If you work in a newer business architecture team, you have an opportunity to be deliberate from the very beginning. If you work in an established business architecture team, you may have some shifts to make. Gather your business architecture team and introspect on how you show up now and how you want to show up. Create your own set of business architecture principles or imperatives or WOWs that describe how you act and want to be perceived. Write them down and articulate them such as with a description and some examples that will help you know when you’re meeting them.

But don’t stop there. Stick them up on the wall and look at them every day. Talk about them. Recognize each other when they exemplify them. Hold each other accountable when they don’t. You can even work the ideas into your business architect competency model and training plans. And of course, teach them to new members during onboarding.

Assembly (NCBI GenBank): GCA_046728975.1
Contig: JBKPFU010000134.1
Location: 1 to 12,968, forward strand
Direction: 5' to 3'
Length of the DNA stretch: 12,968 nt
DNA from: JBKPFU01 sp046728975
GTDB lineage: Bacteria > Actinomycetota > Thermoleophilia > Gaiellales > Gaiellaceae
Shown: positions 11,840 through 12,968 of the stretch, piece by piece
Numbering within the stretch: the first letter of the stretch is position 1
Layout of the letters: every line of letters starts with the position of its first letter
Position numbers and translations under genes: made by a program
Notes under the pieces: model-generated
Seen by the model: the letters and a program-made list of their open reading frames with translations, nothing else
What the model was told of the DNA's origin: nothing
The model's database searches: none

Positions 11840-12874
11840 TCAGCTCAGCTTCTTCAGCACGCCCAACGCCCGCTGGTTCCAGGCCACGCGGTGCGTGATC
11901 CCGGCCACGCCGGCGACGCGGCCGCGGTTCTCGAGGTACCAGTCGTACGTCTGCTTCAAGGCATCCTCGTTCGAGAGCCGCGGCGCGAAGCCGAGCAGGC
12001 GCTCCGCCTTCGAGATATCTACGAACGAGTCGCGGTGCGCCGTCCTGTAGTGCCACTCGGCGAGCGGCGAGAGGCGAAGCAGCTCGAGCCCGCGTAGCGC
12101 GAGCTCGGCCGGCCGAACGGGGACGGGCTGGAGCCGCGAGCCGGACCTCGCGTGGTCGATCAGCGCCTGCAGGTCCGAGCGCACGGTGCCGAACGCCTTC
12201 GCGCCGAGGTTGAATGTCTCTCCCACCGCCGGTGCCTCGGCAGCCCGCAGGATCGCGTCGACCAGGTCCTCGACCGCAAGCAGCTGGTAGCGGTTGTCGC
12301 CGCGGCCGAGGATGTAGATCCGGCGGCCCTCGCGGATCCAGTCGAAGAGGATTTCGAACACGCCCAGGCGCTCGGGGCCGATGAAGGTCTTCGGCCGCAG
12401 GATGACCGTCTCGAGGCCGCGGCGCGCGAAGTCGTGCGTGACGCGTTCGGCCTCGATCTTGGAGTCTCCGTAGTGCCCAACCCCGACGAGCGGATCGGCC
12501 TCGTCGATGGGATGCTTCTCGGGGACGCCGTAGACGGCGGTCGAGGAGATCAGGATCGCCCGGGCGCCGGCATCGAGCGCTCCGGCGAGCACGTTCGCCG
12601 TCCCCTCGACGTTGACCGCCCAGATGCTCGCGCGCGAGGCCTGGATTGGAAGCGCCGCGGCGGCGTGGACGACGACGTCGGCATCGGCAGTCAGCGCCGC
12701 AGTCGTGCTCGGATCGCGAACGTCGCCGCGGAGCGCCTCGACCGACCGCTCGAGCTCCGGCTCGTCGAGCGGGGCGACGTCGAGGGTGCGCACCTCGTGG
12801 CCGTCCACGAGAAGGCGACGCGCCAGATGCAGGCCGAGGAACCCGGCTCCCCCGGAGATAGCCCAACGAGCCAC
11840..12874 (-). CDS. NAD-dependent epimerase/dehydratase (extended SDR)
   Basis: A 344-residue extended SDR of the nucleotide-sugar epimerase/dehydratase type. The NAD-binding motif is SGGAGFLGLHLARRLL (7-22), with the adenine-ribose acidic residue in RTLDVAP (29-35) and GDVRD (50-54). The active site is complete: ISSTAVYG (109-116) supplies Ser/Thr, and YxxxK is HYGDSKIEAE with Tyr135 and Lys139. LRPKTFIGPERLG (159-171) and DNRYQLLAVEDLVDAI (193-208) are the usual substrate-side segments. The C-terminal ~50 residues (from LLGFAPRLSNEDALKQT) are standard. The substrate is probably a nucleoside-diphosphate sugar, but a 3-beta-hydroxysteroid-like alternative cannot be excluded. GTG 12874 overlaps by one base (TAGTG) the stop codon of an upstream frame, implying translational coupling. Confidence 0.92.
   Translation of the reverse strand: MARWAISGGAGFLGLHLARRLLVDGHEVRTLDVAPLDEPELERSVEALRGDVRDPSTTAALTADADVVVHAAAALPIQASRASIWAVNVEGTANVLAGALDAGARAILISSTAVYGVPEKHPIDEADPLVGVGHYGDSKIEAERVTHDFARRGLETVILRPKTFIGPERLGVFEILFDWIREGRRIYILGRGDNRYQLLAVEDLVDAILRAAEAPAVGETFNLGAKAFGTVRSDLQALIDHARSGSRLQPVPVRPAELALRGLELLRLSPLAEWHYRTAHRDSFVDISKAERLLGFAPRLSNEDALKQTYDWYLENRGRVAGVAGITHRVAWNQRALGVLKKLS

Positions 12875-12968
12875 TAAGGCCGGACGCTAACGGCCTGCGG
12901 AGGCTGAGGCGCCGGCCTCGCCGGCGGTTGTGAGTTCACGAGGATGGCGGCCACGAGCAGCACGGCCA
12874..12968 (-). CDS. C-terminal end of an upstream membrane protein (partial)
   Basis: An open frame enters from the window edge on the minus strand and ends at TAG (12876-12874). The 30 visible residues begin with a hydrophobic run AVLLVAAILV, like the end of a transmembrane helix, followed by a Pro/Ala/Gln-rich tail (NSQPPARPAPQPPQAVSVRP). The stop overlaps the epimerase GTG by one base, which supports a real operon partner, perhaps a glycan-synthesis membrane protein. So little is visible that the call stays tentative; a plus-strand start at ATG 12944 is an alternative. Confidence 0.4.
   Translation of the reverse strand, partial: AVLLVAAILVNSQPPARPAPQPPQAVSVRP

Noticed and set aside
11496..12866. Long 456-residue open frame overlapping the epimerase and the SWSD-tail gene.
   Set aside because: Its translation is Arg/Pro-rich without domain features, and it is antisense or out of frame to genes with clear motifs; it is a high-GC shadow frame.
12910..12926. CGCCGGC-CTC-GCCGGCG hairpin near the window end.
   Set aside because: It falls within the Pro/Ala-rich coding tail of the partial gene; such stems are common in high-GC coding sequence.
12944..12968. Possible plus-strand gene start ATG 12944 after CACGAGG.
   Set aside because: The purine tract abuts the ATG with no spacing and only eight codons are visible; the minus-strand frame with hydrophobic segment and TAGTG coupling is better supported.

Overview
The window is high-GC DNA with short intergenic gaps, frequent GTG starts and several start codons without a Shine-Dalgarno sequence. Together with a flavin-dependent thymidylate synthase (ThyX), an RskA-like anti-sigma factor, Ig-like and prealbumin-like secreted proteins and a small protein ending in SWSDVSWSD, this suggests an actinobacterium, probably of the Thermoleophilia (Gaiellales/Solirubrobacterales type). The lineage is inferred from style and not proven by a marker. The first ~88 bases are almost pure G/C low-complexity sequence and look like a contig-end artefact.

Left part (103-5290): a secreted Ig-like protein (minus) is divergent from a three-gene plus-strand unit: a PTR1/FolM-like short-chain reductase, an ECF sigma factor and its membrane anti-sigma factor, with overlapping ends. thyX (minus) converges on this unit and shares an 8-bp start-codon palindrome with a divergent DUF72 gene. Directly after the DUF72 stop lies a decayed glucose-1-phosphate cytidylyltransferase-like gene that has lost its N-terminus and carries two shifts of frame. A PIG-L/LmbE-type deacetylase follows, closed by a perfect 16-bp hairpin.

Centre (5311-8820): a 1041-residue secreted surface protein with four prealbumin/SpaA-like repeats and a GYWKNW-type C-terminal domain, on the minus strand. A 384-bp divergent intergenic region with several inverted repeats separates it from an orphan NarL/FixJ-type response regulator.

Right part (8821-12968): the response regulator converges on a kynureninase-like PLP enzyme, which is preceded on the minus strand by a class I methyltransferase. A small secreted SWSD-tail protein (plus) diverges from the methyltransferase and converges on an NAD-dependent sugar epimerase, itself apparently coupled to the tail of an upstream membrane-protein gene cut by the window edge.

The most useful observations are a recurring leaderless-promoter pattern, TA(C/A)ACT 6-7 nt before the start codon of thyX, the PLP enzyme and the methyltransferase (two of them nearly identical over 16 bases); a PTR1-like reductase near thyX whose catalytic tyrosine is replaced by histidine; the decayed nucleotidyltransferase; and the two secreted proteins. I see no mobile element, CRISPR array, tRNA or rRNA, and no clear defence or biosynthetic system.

This is imperative.

So, there’s your homework, but it’s fun homework. And if we all showed up like this, think about how others would perceive business architecture and the business architect role. A trusted advisor. A valued partner. A career path to aspire to. And most importantly, with effective and relevant ways of working that get us to the right tables, think about how much more impact we could make towards our ultimate goals of creating more successful and competitive organizations with better strategy execution. 

More Good Stuff…

Farnam Street Principles (Farnam Street): While we’re on the topic of principles, check out the Farnam Street Five. Great food for thought.

The Ten Golden Rules of Leadership: Classical Wisdom for Modern Leaders (Farnam Street): More wisdom from Farnam Street to take to heart.

Everyday Leadership (TED Talk): A powerful and humorous TED Talk by Drew Dudley that calls on us to celebrate leadership as the everyday act of improving each other’s lives. Because that’s what this is really all about.